Today's cocktail contains two ingredients that might be hard to come by, but if you can find them the combination is magic. In fact, I only happened upon Cocchi's Barolo Chinato in BevMo at a ridiculous closeout markdown (listed at $45 I got my 500 ml bottle for around $9 if I recall correctly). The last trip that I took to BevMo, however, found no more of this delightful Italian fortified wine.
With a base wine made from Piedmont's famed nebbiolo grape (from the Italian nebbia/fog) the source of barolo, Barolo Chinato has one of those bleary histories that types of alcohol and cocktails tend to have drunkenly thrust upon them, with several producers claiming it's creation. The debate hasn't harmed it's distinct and pleasing herbal flavor, though, and after a small glass beside its best pairing, (chocolate), I decided to try it out in a cocktail. After a bit of futzing with ingredients and ratios I finally hit upon the magic formula that both celebrated Chinato's distinctive flavor and made it smoother drinking. Yes, it still pairs wonderfully with chocolate. I tell you, this taste testing is hard work. ;)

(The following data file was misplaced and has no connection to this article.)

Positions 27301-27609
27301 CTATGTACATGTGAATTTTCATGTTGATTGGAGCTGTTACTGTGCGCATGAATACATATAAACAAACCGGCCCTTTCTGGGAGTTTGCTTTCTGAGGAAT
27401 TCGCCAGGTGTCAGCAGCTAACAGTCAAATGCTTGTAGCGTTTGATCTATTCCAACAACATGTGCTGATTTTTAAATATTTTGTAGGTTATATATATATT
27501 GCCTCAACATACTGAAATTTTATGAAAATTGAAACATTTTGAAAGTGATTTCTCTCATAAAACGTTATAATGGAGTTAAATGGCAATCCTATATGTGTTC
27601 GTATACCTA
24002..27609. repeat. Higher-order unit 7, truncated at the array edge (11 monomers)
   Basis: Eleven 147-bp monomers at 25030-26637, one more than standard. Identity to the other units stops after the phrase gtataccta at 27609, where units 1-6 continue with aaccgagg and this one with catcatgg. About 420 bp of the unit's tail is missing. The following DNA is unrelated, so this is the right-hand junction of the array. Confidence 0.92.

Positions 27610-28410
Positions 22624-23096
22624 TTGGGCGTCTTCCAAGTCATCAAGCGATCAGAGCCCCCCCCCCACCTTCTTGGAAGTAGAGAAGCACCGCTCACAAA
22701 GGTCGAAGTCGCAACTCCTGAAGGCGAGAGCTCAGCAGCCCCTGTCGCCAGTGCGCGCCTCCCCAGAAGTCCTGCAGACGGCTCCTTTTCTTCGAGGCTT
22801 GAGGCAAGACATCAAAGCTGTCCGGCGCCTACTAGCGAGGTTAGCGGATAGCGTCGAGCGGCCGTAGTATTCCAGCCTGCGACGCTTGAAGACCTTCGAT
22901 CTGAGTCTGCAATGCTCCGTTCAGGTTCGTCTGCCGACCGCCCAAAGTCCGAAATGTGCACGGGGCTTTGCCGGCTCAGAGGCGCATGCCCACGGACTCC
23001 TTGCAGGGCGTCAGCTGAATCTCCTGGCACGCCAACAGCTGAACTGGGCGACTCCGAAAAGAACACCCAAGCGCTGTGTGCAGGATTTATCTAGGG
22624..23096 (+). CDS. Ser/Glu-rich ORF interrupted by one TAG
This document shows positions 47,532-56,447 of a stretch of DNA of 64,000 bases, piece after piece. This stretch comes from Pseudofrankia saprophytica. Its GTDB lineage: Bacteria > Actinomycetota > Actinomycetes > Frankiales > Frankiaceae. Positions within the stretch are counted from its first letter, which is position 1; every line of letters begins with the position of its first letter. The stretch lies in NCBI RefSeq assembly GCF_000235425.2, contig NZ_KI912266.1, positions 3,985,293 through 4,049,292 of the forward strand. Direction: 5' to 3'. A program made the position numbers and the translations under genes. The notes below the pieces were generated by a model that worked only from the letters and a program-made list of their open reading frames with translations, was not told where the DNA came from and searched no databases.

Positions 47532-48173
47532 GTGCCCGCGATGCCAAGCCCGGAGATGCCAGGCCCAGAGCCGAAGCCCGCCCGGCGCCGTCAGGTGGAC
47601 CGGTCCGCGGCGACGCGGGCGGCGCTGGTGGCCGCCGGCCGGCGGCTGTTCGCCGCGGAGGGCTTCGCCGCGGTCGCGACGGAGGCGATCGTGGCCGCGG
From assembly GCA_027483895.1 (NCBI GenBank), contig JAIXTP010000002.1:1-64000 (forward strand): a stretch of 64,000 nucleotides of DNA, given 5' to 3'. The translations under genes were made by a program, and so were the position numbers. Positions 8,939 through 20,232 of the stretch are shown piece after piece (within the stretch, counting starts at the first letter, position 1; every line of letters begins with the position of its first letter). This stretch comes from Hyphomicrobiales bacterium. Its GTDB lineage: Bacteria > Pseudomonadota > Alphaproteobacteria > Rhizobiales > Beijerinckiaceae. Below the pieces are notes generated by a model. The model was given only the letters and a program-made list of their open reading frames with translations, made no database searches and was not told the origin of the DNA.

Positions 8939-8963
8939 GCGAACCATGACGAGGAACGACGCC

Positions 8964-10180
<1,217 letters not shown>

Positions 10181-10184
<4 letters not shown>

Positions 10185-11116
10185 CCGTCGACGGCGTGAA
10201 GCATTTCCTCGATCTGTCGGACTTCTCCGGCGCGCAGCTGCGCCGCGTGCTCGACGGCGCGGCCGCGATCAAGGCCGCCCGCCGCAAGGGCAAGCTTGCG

Something else that you might think is that mixing a fortified wine and an amer would make for a delicate and bitter cocktail. You would be wrong again. While the Cocchi Chinato, spiced with cardamom, callisaja bark, ginger root, rhubarb roots, wormwood, quinine, and other aromatic spices, does have a strong flavor, it's not overpowering (considerably less so, in fact, than, say, Fernet Branca). The citrus notes in the amer, as well as the sugar and lemon juice in the cocktail, smooth any bumpy flavors right out. As for delicate, with the Torani brand amer weighing in at 39% ABV and the Chinato bringing 16.5% to the party, this herb-infused cocktail is a heady combination. So, how to make it? See below.
Oh, and why "Allegory"? There is a reason. Can you guess?
1 Jigger Cocchi's Barolo Chinato
1 Jigger Torani Amer
1/2 Jigger simple syrup
1 Decent splash of lemon juice